In the county, the population was spread out with 24.00% under the age of 18, 5.70% from 18 to 24, 26.10% from 25 to 44, 27.30% from 45 to 64, and 16.80% who were 65 years of age or older. The median age was 42 years. For every 100 females there were 100.40 males. For every 100 females age 18 and over, there were 97.30 males.

    The median income for a household in the county was $32,139, and the median income for a family was $38,405. Males had a median income of $30,226 versus $19,945 for females. The per capita income for the county was $17,204. About 8.20% of families and 11.60% of the population were below the poverty line, including 14.30% of those under age 18 and 8.80% of those age 65 or over.

    2010 census

    As of the 2010 United States Census, there were 10,078 people, 4,571 households, and 2,884 families residing in the county. The population density was 4.9 inhabitants per square mile (1.9/km2). There were 6,441 housing units at an average density of 3.1 per square mile (1.2/km2). The racial makeup of the county was 97.2% white, 0.8% American Indian, 0.3% black or African American, 0.2% Asian, 0.4% from other races, and 1.0% from two or more races. Those of Hispanic or Latino origin made up 1.9% of the population. In terms of ancestry, 32.3% were German, 16.2% were Irish, 14.5% were English, 12.6% were American, and 6.6% were Norwegian.

    Of the 4,571 households, 23.6% had children under the age of 18 living with them, 53.4% were married couples living together, 6.1% had a female householder with no husband present, 36.9% were non-families, and 31.2% of all households were made up of individuals. The average household size was 2.19 and the average family size was 2.74. The median age was 48.1 years.

    The median income for a household in the county was $49,010 and the median income for a family was $59,823. Males had a median income of $41,241 versus $26,150 for females. The per capita income for the county was $24,983. About 8.1% of families and 12.2% of the population were below the poverty line, including 14.1% of those under age 18 and 11.1% of those age 65 or over.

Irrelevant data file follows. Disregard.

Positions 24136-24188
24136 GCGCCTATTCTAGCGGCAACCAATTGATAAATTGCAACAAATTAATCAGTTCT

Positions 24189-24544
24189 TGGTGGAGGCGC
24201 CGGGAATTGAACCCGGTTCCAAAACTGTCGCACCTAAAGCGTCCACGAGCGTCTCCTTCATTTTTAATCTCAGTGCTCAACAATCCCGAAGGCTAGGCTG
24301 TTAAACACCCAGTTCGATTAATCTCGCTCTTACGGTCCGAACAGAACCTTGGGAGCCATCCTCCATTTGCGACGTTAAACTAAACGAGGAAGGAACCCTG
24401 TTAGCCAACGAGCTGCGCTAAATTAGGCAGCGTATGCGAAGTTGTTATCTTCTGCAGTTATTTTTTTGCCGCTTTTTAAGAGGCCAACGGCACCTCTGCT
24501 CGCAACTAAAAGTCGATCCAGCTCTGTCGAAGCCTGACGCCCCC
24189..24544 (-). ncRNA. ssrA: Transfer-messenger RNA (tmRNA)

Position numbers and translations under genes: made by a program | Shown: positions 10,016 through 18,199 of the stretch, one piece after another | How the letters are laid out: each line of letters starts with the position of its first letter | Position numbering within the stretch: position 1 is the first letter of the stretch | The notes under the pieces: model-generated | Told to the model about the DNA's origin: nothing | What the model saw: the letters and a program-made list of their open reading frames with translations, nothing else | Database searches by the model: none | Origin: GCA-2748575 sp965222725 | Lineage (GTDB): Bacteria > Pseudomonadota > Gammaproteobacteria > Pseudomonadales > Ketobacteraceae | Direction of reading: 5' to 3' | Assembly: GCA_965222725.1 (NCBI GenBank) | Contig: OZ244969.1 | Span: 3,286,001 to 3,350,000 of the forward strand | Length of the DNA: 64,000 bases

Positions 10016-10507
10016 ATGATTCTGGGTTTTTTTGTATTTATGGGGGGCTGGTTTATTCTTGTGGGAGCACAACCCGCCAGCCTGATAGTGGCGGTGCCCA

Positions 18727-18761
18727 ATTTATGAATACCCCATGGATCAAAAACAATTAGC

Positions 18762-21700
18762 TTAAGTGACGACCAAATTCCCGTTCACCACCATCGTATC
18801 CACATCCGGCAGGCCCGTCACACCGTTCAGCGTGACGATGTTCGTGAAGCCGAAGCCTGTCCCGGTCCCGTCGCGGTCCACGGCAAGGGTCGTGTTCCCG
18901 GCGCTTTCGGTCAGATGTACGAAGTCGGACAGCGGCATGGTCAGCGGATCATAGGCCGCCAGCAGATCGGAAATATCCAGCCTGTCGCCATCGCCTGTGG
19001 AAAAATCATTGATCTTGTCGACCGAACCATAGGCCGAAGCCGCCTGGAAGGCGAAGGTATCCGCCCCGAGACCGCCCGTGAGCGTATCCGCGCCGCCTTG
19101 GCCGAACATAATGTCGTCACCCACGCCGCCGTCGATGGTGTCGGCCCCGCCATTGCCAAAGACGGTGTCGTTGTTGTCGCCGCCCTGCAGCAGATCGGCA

Economy

    During the early history of Carbon County, coal mining was the predominant industry. The current economy relies on agriculture, recreation, and tourism.

    In 2009 the top employers were Beartooth Hospital & Health Center, Red Lodge Mountain, and the Red Lodge Pizza Company.

    In December 2014, construction began on a large windfarm, Mud Springs Wind Ranch, with 120 wind turbines. The site is 12 miles southeast of Bridger.

    City

  • Red Lodge (county seat)
  • Towns

  • Bearcreek
  • Bridger
  • Fromberg
  • Joliet
  • Census-designated place

  • Belfry
  • Boyd
  • Edgar
  • Roberts
  • Roscoe (originally Morris)
  • Silesia
  • Unincorporated communities

  • Bowler
  • Fox
  • Luther (originally Linley)
  • Rockvale
  • Warren
  • Washoe
  • Ghost towns

    The following communities existed in Carbon County at one time:

  • Carbonado
  • Chance
  • Chickentown
  • Fairbanks
  • Gebo (originally Coalville)
  • Golden
  • International
  • New Caledonia
  • Riverview
  • Scotch Coulee
  • Stringtown
  • References

    Carbon County, Montana Wikipedia